What is a Class Action?
Class actions in Alabama are governed by the Alabama Rules of Civil Procedure Rule 23. Class action lawsuits are where a few individuals (“class representatives”) represent the interests of a larger group of plaintiffs. The class representatives must provide consent because they will have specific responsibilities in regard to the lawsuit. The class as a whole must be certified by a judge.
How to File a Class Action Lawsuit
A class action lawsuit begins with the filing of a case, similar to any other civil lawsuit. However, a class action lawsuit needs to have class certification. Without class certification, the claim will be dismissed.
To obtain certification, the plaintiff must prove:
The representative(s) suffered harm sufficiently similar to the class
The class must be clearly defined
The class members have a common set of facts in their case
The class is so substantial that a joinder of all members would be impracticable
The representative plaintiff’s case is adequate to decide the absent class members’ cases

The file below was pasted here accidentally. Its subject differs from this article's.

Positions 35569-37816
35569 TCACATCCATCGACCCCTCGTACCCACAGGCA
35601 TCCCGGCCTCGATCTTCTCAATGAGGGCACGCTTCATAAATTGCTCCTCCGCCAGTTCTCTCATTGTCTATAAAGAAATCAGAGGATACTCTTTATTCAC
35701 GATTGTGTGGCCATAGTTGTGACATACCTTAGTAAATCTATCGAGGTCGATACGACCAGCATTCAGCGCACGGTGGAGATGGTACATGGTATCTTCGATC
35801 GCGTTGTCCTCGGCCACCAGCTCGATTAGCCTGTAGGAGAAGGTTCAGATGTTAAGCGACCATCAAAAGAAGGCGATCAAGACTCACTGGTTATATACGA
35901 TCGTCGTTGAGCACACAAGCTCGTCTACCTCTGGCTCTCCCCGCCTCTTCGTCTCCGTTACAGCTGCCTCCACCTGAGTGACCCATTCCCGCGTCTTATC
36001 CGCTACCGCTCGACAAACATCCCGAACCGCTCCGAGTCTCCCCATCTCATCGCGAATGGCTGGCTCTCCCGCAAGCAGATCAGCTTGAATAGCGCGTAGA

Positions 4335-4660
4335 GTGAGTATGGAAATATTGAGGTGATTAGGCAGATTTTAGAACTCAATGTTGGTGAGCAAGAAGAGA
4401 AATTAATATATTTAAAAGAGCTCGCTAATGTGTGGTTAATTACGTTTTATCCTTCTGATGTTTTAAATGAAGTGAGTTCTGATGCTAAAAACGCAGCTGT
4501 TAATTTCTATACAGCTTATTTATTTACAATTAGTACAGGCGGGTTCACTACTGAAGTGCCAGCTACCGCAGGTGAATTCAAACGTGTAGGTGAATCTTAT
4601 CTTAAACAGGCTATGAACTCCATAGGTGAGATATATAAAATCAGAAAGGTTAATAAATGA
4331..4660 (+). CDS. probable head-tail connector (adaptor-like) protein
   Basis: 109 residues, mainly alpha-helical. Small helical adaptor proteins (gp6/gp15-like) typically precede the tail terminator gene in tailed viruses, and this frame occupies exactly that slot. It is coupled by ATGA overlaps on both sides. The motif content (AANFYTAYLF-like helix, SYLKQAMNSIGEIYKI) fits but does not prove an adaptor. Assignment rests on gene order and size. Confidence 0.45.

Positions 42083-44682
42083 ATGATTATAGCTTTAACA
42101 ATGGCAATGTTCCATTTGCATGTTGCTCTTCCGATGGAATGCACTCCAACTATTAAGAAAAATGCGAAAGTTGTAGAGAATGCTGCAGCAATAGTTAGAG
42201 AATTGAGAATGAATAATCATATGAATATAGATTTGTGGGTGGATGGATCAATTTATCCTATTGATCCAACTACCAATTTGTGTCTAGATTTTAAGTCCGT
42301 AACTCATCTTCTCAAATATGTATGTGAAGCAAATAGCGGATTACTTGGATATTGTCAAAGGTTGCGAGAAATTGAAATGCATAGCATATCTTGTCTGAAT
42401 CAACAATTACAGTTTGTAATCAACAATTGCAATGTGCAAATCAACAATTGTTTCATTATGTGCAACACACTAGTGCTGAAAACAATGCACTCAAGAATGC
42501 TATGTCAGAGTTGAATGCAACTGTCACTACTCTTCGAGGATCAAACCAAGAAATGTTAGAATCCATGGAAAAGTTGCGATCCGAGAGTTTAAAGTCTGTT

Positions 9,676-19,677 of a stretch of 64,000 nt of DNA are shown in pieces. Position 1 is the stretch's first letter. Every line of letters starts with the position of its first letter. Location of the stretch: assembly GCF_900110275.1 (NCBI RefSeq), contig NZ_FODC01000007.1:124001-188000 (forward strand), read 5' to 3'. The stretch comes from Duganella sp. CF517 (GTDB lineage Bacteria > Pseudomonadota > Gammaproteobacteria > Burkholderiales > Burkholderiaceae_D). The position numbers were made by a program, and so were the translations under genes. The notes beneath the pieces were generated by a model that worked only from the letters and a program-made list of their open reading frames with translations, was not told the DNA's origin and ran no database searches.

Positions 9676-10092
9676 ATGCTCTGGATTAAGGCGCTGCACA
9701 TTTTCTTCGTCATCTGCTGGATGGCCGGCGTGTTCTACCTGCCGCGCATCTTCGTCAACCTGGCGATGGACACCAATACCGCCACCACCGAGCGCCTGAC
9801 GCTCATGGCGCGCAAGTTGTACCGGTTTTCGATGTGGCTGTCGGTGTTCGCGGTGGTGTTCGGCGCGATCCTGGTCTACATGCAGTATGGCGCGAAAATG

That a class action is the most appropriate and efficient way to resolve the claims
Pros and Cons of a Class Action Lawsuit
The projected jury award for the plaintiff may not be financially reasonable for one plaintiff to choose to pursue litigation. However, when combined with other plaintiffs’ cases, the reduced litigation cost per plaintiff may relieve the financial burden and make litigation more appealing. A class action also gives the plaintiffs a stronger position because there is more evidence to support their claims.
However, a class action lawsuit may not always result in an equal payout amongst the plaintiffs. Plaintiffs are also bound by their class representatives, meaning that individual plaintiffs lack control regarding settlements. Furthermore, the class is limited to financial compensation rather than other forms of reparations.